How the customizable interface in a Dodge Durango SRT will change the way you drive

Dodge Durango SRT
(Image credit: Dodge)

The information you have available to you as a driver can change how you drive. That’s was particularly true in a 2020 Dodge Durango SRT. In a recent drive, the ability to adjust the interface (known as Performance Pages) for more spirited driving helps you track things like braking distance and the current G-Force.

While the Performance Pages app that runs in the center console has been around a while, tweaking the gauges and timers you see is a hint of how future cars will work and what we’ll be able to do.

One thing that makes the gauges so useful is that it’s so easy to adjust which ones you see. In my test, I could press on any gauge and then select a different one. Here’s an example. I wasn’t aware of this, but it turns out in drag racing there are timers for the first 60 feet of a track, the first 330 feet, and the first 1,000 feet. I’ve never been to a drag racing track (they are not really around in my area) but I was surprised to discover that I can mimic this in the Durango SRT.

I pressed one of the default gauges (the one for the basic 0-60 test) and then found the timer for the 330ft test. You can then select whether you want this timer to show the latest or best time. I decided to try out the speed test on a closed road near my house, and it’s a fun way to see how quickly this SRT can pounce off the starting block. I adjusted other gauges as well, swapping out a few so that I could track the G-Force rating and add a 0-100 timer.

The Durango has a 475-horsepower engine with 470lb-ft of torque, so as you can imagine, it is pretty fun to test all of these gauges. I’ve never done any speed or G-force testing in a full-sized SUV before with this level of detail.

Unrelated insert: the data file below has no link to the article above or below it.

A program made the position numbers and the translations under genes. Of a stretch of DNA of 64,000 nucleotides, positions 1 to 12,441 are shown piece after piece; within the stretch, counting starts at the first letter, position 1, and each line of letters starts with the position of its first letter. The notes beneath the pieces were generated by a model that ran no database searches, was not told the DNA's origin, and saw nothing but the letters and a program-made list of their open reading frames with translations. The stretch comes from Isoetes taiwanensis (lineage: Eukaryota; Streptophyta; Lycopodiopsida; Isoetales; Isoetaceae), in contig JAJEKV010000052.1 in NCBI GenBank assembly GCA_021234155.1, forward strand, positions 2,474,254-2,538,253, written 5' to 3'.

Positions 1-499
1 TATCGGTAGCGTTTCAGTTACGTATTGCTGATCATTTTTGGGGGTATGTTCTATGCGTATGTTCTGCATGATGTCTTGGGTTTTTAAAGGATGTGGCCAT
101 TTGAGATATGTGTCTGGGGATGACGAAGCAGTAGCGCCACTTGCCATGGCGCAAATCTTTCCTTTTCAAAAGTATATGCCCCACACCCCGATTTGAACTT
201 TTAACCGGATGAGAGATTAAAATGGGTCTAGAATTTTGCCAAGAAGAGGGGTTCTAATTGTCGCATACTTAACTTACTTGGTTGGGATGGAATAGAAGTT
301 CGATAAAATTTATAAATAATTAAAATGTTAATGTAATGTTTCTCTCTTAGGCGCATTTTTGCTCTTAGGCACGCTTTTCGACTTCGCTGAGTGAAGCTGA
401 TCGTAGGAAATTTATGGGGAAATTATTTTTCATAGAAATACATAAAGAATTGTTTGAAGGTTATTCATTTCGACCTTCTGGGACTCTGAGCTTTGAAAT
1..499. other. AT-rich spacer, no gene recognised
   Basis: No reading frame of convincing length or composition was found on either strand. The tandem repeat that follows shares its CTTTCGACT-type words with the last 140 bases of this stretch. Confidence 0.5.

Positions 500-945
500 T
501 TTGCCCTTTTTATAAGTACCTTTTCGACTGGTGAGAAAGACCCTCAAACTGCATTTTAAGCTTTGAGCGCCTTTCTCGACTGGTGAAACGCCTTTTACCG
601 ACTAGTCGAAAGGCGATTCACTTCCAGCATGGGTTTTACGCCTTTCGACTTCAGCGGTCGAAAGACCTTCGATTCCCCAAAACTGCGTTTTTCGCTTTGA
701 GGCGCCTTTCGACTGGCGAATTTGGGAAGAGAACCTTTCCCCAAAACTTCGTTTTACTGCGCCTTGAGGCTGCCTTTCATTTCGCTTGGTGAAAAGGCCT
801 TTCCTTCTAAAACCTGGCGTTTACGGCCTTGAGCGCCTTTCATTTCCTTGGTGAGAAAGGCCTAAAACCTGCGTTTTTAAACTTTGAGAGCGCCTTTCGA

It made me drive a bit differently. I paid attention more to braking distance, and I learned how to use the launch control (which revs the engine and holds the brake for you). It was cool to see how much you can adjust the screen to match what you want to do.

The future is adjustable

Of course, the implication here is that we’ll be able to adjust the interface of cars in countless ways in the future. In fact, with more screens and more settings to adjust, cars will become more like the settings available on a smartphone. We’ll be able to move parts of the interface around as easily as we slide a sticky notes app around on our desktop computers.

And, we’ll drive differently. The best part of a customizable interface is that we can tune the car to our own needs and preferences. Here’s a couple of examples of that.

Parents might decide to tweak the displays so they really help a teen driver to focus. We can turn off all entertainment and media, enable safety cameras and pedestrian detection, and turn off everything else.

Those who aren't parents might want to make media more of a focus and disable some of the other features. Or maybe you're a driver who likes to adjust the seat warmers and climate settings more than anything else.

That future scenario is coming soon, and it will also help when we can tweak settings for an autonomous car – perhaps deciding that we want the car to drive more economically, and then monitor all of the eco-driving modes more closely than anything else.

On The Road is TechRadar's regular look at the futuristic tech in today's hottest cars. John Brandon, a journalist who's been writing about cars for 12 years, puts a new car and its cutting-edge tech through the paces every week. One goal: To find out which new technologies will lead us to fully self-driving cars.

John Brandon

John Brandon has covered gadgets and cars for the past 12 years having published over 12,000 articles and tested nearly 8,000 products. He's nothing if not prolific. Before starting his writing career, he led an Information Design practice at a large consumer electronics retailer in the US. His hobbies include deep sea exploration, complaining about the weather, and engineering a vast multiverse conspiracy.